The noble Lord, Lord Kakkar, referred to another area of great strength for the UK: our world-beating excellence in clinical research. He made some telling points but, on the broad point about working time regulations, I stress that the Government are committed to the view that working people should decide the hours that they work, and we will continue to make that abundantly clear to the European Commission.Very nice, too, but how is this world-beating excellence to be preserved and developed with the insane regulations that are destroying it?
I think the Minister agreed with the noble Lord, Lord Kakkar, about the working time directive and other European legislation that is damaging our National Health Service. He said that he would continue to press the Commission on this point. My final question to the Minister is: what is the point of the United Kingdom continuing to press the Commission on these and other burdens that come from Brussels? With 8 per cent of the votes in the Council, there is nothing that we can do to reverse them and we will not do so.Quite so. Has that changed at all in the last few days? I think not.
Scotland Yard yesterday said it has absolutely ‘no evidence’ that News of the World journalists deleted Milly Dowler’s voicemail messages.It seems that the police may have wanted to tell the family this but were not allowed to do so by the family lawyer. Perhaps.
The police force’s barrister made a dramatic intervention at the Leveson inquiry into press standards.
Neil Garnham QC said the ‘most likely explanation’ for the disappearance of the messages is that they automatically ‘dropped off’ the network after 72 hours.
Stephen Greenhalgh, who has led Hammersmith and Fulham council for five years and is close to Boris Johnson, wants to help channel Whitehall and local authority funds to the White City Estate in Shepherd's Bush.I recall that when Westfield opened they announced their commitment to local jobs. I also recall that when the snow came most of the shops had to close because the staff could not get in, which would indicate that by then the jobs were not local or that the local talent could not be bothered to walk down the road to the place.
He said: "White City has been a huge disappointment over a long period of time in terms of money that has been spent. For example, Westfield opened in the area with 8,000 new jobs and very few of them went locally.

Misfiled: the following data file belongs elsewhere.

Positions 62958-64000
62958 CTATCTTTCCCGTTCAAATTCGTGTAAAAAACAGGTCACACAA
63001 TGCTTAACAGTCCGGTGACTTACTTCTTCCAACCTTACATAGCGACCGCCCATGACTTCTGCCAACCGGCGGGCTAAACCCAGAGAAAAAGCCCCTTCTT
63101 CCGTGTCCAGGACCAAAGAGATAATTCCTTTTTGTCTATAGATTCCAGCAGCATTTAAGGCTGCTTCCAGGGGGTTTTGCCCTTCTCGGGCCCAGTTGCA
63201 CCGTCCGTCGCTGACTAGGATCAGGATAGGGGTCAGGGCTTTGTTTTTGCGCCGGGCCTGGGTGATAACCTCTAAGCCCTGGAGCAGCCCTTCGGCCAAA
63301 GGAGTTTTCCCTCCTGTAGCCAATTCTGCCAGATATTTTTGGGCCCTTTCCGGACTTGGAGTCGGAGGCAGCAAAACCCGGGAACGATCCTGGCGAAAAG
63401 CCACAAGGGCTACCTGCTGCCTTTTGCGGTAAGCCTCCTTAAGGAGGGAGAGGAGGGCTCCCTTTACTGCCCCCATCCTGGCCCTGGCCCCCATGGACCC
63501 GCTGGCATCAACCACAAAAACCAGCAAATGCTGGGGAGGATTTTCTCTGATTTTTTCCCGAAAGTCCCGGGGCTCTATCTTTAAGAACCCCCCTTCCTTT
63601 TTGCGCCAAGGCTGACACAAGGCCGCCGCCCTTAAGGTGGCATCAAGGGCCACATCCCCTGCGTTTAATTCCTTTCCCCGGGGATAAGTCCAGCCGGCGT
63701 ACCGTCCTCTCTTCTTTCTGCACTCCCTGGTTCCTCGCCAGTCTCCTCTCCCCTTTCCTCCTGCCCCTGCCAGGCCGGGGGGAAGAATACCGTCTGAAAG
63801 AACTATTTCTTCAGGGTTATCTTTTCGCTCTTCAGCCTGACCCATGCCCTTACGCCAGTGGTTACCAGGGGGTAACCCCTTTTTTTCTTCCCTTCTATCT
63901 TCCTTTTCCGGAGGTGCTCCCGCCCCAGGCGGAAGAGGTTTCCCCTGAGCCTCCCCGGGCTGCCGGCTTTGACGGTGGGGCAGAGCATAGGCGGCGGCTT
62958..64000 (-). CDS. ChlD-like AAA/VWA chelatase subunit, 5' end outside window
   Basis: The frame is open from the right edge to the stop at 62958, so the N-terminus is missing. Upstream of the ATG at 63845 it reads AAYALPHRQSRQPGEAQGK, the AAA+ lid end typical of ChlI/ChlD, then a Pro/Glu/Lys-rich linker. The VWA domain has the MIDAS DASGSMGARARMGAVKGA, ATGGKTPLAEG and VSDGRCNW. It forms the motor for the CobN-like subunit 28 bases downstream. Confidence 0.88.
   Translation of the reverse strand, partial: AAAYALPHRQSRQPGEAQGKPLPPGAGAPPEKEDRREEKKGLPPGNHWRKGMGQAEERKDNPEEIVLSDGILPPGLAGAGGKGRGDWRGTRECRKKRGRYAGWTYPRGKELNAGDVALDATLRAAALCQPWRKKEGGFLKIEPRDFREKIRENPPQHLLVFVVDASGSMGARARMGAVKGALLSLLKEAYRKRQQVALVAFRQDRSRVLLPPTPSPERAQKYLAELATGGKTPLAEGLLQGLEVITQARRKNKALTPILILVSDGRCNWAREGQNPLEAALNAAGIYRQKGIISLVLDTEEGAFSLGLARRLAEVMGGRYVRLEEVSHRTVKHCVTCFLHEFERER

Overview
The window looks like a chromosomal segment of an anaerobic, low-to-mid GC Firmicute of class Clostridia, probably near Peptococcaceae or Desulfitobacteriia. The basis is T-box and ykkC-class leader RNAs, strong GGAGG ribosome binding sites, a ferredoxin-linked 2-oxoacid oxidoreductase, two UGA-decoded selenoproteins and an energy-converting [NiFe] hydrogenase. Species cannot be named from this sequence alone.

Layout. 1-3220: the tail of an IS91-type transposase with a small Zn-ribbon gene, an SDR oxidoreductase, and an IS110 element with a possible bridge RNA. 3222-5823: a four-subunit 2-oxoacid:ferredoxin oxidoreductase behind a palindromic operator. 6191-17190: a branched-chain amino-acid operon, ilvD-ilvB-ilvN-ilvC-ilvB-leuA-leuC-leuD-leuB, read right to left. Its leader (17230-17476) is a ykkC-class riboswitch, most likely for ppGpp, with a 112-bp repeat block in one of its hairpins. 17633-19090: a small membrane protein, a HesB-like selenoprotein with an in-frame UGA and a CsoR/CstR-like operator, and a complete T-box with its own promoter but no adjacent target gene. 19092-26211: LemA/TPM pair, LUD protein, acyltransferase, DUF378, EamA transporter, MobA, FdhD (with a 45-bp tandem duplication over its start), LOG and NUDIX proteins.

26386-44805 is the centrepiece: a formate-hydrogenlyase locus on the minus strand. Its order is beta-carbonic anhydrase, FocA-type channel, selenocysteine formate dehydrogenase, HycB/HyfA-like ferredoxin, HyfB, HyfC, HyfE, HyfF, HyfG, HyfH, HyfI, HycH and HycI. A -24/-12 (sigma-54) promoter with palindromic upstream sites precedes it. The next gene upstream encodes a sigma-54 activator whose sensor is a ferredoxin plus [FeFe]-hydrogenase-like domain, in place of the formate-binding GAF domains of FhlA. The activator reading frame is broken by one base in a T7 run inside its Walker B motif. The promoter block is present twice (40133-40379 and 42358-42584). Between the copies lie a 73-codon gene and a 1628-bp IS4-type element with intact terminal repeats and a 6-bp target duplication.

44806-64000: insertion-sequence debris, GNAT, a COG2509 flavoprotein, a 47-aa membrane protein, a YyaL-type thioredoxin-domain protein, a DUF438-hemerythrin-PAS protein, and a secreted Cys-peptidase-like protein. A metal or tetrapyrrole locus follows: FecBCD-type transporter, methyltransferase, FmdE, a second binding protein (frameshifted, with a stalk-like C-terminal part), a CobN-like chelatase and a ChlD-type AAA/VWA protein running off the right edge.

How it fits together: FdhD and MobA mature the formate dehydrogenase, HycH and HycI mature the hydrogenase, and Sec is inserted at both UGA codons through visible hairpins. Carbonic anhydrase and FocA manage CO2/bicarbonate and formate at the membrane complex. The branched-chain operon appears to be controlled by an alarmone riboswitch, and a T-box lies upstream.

"Nearly £70 million of taxpayers' funds - or £17,000 per household - is spent in this area every year. Despite this, unemployment is twice the borough average, the area has high levels of overcrowding, relatively low educational attainment and relatively high levels of crime." Commentators said the move could lead to similar projects being set up around London.
My Lords, we are committed to reducing net migration to tens of thousands, not hundreds of thousands, by the end of this Parliament. We have already introduced an annual limit on the number of non-EU workers, overhauled the student visa route and increased enforcement activity. Our next steps are to break the link between temporary and permanent migration by restricting settlement rights and to reform family migration.The relevant part of the discussion comes some way down when Lord Willoughby de Broke asks:
My Lords, if the aim is to reduce net immigration, will the noble Lord say whether he is going to repatriate the power over immigration from the EU? It would surely help to reduce net immigration if we controlled immigration from the EU.The answer?
My Lords, there are no plans to do so.Of course not. We cannot do anything about it as we have no right to change EU rules.
Of course, a revolution was required in the City after the mad bubble. Many of the reforms since 2008 have been good, including getting banks to hold more capital, be more liquid and cut their leverage. Some have even been excellent. The move to introduce resolution schemes and living wills to allow even the biggest banks to fail in a controlled way – more advanced in the UK than elsewhere – will help banish bailouts for ever.The outcome of the last two days' shindig in Brussels does not alter any of that.